reply to post by violet
I apologize if I came across snippy or as if I was snapping at you. I was not, and it is generally not in my nature to come across that way.
I am a reasonable and logical person. I am willing to accept a reasonable and logical explanation. Any reasonable and logical person is going to not
only look for possible causes, but will also find things that others may use as an answer for something as unusual as this. I found the article, and
then I checked to see if this may have been the source of the phenomenon that I experienced.
Should I have waited for someone else to point it out instead of finding it for myself and looking into it? Would that be more reasonable? The only
difference between me finding it, and someone else pointing it out that I found it first, which means I was looking for answers. Either way, the
answer still would have been the same. This did not fit the sound I heard.
Slightly off topic:
Because you made the statement ...no I am not a sound expert, but I do know far more than most people about sound and acoustics because I had a
cholesteatoma. I know far more about how sound works, and specifically about how human hearing works because of it. This thing (the cholesteatoma)
could have resulted in my death. It had eaten away 2 of my hearing bones, half of my mastoid, and the doctor said that had I waited another six
months, because of the area that it developed in, and the direction that it was growing in it would have eaten into my brain cavity. Trust me I am
thankful that not only did I avoid this, but that I got 90% of the hearing that I have, in my left ear, which due to damage from numerous ear
infections and the resulting scar tissue is only about 80% of normal hearing. When something comes that close to taking your life, you learn a lot
about what you have been saved from, how to appreciate it and how to protect what you have left. In my case this equals sound, the mechanics of the
human ear and how acoustics work. So no, not an expert, but well versed.
I hope that you never know what it is like to have a 1 inch hole drilled into your skull, be cut open from your temple to your neck and have to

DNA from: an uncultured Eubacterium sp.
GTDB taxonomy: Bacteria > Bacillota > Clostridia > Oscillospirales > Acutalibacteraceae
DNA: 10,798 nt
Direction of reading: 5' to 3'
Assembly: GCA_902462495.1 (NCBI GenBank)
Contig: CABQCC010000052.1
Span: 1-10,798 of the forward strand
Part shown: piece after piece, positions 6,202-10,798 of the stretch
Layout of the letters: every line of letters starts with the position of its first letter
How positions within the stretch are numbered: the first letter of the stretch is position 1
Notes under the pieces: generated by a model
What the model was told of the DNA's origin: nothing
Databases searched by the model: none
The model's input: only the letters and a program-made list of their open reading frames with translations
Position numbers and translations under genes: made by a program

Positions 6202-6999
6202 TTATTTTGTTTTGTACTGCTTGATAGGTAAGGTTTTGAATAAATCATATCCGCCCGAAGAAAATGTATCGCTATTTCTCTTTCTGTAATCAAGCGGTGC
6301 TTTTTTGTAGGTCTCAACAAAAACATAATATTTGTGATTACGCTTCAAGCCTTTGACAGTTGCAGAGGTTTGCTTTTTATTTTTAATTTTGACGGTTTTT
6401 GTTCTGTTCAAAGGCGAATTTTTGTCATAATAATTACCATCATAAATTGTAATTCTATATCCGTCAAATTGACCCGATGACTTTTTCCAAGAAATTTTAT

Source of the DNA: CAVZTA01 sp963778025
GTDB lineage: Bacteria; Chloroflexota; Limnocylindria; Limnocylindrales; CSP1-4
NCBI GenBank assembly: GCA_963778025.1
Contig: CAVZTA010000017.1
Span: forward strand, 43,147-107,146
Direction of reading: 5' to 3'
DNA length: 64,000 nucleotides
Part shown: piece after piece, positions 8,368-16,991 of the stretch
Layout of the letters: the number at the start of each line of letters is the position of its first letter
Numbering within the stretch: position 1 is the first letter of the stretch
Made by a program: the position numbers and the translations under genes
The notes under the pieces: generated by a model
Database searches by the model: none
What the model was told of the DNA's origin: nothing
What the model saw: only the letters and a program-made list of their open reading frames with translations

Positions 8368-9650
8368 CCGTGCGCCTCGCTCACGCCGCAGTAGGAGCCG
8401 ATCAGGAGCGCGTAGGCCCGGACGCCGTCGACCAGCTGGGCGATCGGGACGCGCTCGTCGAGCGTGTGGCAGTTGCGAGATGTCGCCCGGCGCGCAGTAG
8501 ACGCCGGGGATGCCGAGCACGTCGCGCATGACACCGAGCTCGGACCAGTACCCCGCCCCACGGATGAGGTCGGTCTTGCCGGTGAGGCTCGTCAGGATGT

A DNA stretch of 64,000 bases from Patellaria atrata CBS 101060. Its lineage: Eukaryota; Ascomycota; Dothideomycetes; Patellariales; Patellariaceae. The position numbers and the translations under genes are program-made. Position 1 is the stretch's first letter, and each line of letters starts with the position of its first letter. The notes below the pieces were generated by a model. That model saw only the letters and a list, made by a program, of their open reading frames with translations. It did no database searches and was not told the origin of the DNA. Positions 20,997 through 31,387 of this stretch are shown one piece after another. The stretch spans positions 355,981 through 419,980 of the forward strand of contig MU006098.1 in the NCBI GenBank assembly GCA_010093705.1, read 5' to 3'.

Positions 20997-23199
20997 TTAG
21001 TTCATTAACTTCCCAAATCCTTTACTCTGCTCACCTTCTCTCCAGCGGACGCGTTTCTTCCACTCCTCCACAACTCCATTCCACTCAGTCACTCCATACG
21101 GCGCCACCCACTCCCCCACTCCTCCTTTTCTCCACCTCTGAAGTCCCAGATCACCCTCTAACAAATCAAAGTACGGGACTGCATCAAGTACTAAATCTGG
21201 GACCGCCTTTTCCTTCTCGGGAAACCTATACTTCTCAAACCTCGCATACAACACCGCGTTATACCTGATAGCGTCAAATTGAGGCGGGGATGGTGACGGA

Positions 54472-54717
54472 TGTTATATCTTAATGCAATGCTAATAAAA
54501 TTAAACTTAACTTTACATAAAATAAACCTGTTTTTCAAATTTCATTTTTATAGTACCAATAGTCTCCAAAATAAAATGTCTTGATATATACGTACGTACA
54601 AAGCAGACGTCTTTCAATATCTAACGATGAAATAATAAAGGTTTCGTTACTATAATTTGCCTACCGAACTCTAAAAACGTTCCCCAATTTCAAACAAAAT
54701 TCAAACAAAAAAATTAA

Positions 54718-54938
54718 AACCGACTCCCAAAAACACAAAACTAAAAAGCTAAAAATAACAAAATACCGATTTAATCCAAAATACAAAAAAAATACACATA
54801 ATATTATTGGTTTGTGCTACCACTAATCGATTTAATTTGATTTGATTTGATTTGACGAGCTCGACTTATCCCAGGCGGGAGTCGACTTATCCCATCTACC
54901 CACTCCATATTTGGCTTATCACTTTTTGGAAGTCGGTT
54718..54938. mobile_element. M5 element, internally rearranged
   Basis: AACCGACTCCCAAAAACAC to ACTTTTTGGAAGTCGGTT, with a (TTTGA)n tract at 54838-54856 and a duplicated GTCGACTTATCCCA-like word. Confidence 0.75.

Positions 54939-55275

experience the pain, confusion and complete disorientation caused by having to "learn" to hear all over again. All that "white noise" that people
filter out is very disorienting and after not hearing much out of that ear I had to learn how to do it all over again. Imagine hearing your heartbeat
thrumming in your ears, or hearing the sheets rubbing up against your skin, or an incessant but rhythmic rushing sound that is the caused by the rise
and fall of your chest and not know what it was. All those sounds that they "amplify" in the movies are really that loud in real life, we just learn
to filter it out. I had to learn all over again.
So yeah, I know a crapload about sound, and I am prone to investigate strange sounds and their possible sources more readily than most because of what
I have been through.
So let's take a look at this as a possibilty:
There were 4 pairs of F-15 (or F-18) fighter jets that took off from Westfield.
They took off in 30 second intervals.
They were travelling to Virginia, in a Southwesterly direction.
They first takeoff occurred at approximately 5:47am (but not any later than that)
The distance between the takeoff point in Westfield, to where I am is approximately 10 miles.
I live Northeast of this point
I heard the sound at 6:00am.
Sound travels at 768 mph.
Someone please show me an equation where this works out.
If you have absolutely perfect atmospheric conditions, you might get the sound to suddenly drop off but the required decibel level for the sound to
travel 10 miles and still sound like "a fleet of jets" would have cause immediate damage to people's hearing.
The average decibel level of aircraft is 180, and that is when you are right under it. If the jet is 1 mile in the sky, and the sound needs to travel
10 miles, at a decibel drop level of 20 db per mile (average), the source noise would have to be in excess of 380db.
Noise levels of 130 decibels and over will be painful and is likely to cause immediate hearing damage. Imagine 380 db!
Does this seem logical or even plausible?
Here is the thing that irks me the most about this and the possible explanations that are given for any unusual phenomenon: most people will accept
any mundane statement, and specifically something like that article, as the answer without looking into it. It is no different than accepting a ton
of blackbirds falling out of the sky in Alabama, two years in a row, on the same date, (Jan 1) due to fireworks. Fireworks had been banned the second
year, but people still accept the fireworks explanation.
The more I look into the F-15 explanation, the less sense it makes